Saturday, April 25, 2009

JetBlue says it plans to stay in Long Beach

JetBlue Airways Corp. on Thursday said it plans to remain at Long Beach Airport -- two days after the airport's director met with JetBlue officials in New York and following weeks of speculation about whether the airline would stay.

In a conference call with analysts, JetBlue Chief Executive officer Dave Barger responded to reports earlier this month that JetBlue might pull out of Long Beach Airport because of the lack of progress on long-awaited improvements there. Barger said he is "disappointed" with the current facilities, but he is encouraged by recent talks with airport officials.

Barger also said that the the company will "aggressively defend" itself against growing competition on routes and pricing from rivals after posting a first-quarter profit that topped Wall Street expectations.

He said JetBlue plans to remain at the airport, where it is the largest airline, even when it begins service to nearby Los Angeles International in June. JetBlue also serves Los Angeles-area customers at Burbank Airport.

"Burbank and Long Beach and LAX can all work well together - That's how we are currently looking at it," Barger said.

High-level meeting

Long Beach Airport's new director, Mario Rodriguez, flew to New York this week and met with Barger and his top executives Tuesday, Rodriguez said Thursday.

Rodriguez told the Press-Telegram that the group discussed improvements to passenger waiting areas, security checkpoints, restrooms and concession areas. The key discussion was how to fund the projects, he said.

"The gist of the meeting was to come up with a business solution that benefits both parties," said Rodriguez.

City officials have estimated that between $50 million and $65 million in bonds would be needed to expand the terminal from the current 56,320 square feet to 89,995 square feet. Another $65 million in bonds are needed to build a new parking garage.

Rodriguez has cautioned against increasing enplaned passenger fees at the airport to finance bonds, particularly during a recession.

He said Thursday that a general airport revenue bond could be financed through increased revenue that he expects from concessions and parking. Fees at parking lots have already been increased to finance the new parking structure construction.

Rodriguez said repairs to common areas of the terminal also can be funded with existing passenger facility charges.

To improve exclusive-use facilities for JetBlue, the airport's other four passenger airlines or freight carrier UPS, each company would finance the necessary bonds through a lease agreement, Rodriguez said.

"For anything that they need for exclusive use, they will sign a long-term lease for that space to back a bond," he said.

These methods should avoid significant increases to enplaned passenger costs, he said.

"We believe that with the PFC (passenger facility charges), concessions and enhanced revenues, we will be covering all debt service," Rodriguez said. "There may be a slight increase in the enplaned passenger cost."

The improvements also will be done in phases, not all at once, Rodriguez said.

"We're trying to run the airport like a business," Rodriguez said. "We're trying to make sure that the improvements that we do will be financially feasible, and most importantly that the airport stays as a viable business entity into the future."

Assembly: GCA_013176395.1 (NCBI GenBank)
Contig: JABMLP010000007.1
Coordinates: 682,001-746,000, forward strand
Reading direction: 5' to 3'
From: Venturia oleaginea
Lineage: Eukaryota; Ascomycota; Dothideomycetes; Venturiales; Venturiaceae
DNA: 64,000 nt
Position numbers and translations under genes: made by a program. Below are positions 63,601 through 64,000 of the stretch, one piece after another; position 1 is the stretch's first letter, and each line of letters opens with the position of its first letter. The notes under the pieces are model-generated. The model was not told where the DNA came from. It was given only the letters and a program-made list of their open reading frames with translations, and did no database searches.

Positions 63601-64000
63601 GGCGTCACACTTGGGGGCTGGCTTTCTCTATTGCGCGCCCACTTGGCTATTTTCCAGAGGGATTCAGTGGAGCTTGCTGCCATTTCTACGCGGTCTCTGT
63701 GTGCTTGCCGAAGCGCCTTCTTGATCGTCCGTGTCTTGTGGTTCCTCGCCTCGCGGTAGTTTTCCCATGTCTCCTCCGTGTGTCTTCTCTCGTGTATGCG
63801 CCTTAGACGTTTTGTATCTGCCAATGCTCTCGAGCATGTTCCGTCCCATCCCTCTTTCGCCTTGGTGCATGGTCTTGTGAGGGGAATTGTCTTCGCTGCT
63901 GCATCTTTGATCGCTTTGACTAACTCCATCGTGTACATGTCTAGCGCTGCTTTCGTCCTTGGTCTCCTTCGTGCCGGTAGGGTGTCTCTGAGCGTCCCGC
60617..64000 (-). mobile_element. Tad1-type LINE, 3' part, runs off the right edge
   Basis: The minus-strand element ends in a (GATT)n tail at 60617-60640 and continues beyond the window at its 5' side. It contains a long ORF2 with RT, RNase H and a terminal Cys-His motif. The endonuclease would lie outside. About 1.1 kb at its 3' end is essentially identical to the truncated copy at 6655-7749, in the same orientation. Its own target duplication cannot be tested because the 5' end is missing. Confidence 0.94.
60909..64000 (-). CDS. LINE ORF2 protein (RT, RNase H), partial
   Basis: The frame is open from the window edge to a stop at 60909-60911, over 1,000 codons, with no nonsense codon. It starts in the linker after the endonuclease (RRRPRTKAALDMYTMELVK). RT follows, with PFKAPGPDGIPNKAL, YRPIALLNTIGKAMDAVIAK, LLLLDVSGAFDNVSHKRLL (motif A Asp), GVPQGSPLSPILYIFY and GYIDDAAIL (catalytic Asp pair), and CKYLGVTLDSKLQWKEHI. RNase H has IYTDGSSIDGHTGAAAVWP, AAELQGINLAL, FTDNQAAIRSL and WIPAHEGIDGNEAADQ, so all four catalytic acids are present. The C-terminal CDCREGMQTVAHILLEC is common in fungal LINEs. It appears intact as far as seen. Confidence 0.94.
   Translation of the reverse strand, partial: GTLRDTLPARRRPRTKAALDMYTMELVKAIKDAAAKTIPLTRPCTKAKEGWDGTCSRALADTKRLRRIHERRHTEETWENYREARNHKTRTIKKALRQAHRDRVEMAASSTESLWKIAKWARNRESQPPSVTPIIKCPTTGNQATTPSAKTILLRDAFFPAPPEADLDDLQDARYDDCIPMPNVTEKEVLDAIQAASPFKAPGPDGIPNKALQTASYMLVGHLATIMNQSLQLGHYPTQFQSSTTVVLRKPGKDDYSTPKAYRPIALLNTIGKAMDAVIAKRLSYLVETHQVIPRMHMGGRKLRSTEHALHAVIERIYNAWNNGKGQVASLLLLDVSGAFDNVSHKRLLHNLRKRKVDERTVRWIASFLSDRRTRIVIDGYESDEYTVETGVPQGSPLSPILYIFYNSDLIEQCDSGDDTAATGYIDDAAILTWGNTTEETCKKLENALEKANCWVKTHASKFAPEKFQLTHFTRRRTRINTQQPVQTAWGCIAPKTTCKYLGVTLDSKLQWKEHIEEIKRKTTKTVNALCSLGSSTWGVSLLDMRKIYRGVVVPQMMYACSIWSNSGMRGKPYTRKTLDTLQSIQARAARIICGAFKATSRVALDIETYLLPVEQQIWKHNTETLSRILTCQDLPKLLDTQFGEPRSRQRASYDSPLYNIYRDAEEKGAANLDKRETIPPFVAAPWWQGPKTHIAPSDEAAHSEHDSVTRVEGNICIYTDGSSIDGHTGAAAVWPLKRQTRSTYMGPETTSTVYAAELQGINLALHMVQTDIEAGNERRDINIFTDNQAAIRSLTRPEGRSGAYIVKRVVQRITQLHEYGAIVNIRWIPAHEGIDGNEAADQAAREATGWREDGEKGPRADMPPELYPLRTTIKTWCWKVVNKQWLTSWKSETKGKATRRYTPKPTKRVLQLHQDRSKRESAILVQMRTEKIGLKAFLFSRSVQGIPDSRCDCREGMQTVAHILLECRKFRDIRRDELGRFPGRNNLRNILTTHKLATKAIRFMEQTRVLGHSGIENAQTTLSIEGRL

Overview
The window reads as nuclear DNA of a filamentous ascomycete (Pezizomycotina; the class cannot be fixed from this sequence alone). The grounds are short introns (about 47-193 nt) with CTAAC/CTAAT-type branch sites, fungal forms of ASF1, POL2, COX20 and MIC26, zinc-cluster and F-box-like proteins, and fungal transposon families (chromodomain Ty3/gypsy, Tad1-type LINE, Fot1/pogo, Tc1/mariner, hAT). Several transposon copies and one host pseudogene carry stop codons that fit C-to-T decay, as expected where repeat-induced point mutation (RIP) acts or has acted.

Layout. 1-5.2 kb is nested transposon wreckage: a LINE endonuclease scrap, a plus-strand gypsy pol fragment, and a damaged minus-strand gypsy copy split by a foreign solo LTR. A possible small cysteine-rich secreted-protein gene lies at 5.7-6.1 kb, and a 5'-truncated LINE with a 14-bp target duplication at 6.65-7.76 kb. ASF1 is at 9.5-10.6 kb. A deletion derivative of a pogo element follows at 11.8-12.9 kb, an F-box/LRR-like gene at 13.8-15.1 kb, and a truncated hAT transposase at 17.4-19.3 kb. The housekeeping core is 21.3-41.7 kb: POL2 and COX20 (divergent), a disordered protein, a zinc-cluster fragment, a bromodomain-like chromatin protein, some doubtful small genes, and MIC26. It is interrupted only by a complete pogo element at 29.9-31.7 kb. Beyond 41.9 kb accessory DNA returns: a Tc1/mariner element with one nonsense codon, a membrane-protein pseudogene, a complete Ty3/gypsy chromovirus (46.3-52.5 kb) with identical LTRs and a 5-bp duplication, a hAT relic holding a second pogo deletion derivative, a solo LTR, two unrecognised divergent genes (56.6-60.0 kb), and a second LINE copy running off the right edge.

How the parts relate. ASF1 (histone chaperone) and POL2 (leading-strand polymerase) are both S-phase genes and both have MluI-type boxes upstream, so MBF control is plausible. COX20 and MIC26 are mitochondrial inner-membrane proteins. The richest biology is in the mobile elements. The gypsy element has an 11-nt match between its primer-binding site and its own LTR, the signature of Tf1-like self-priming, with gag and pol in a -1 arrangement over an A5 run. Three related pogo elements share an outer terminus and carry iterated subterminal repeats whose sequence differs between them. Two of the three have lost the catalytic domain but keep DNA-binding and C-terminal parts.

Rodriguez said he plans to present options and a timeline for the airport projects to the City Council in May.

Furthermore, Rodriguez said he plans to negotiate long-term leases with all of the airlines, which are now on month-to-month leases. That process will take about a year, he said.

On Monday, an appeal of a lawsuit by the Long Beach Parent-Teacher Association against the city over the airport's environmental and noise impacts will go to court. The lawsuit has blocked progress on the airport improvements, but if a second ruling comes down in the city's favor, the airport improvements shouldn't face any more legal obstacles.

New JetBlue flights

Aiming directly at the growing presence of Southwest at major eastern airports, JetBlue also said Thursday it will launch four daily nonstop flights from Boston's Logan Airport to Baltimore/Washington International Thurgood Marshall Airport (BWI) on Sept. 9.

Dallas-based Southwest last week announced plans to start flying that route and expects to begin service on Oct. 1.

Forest Hills, N.Y.-based JetBlue will offer fares starting at $39 - $10 cheaper than Southwest's lowest fare.

JetBlue has launched aggressive sales on various routes - especially transcontinental trips - as competition from Southwest and Virgin America heats up.

JetBlue also plans to start service from New York to Barbados, adding to a large number of flights from its home base at New York's John F. Kennedy International Airport to the Caribbean. Pending government approval, the Barbados flights will begin on Oct. 1.

The Forest Hills, N.Y.-based company said earlier Thursday it earned $12 million, or 5 cents per share, compared with a loss of $10 million, or 5 cents per share a year earlier.

JetBlue and low-cost carrier AirTran, which also posted a quarterly profit, were bright spots in the sector as other U.S. carriers posted losses.

It was the first time JetBlue made a profit in the first three months of the year since 2005, mostly due to lower fuel costs. The first-quarter is typically a seasonally weak period for airlines.

Adjusted to exclude a one-time charge, JetBlue's net income for the quarter would have been $20 million, or 8 cents per share.

Revenue fell 3 percent to $793 million, from $816 million in the first three months of 2008.

JetBlue ended the first quarter with about $634 million in cash and cash equivalents.

Shares rose 6 cents to $5.64 in midday trading.

(Press Telegram)

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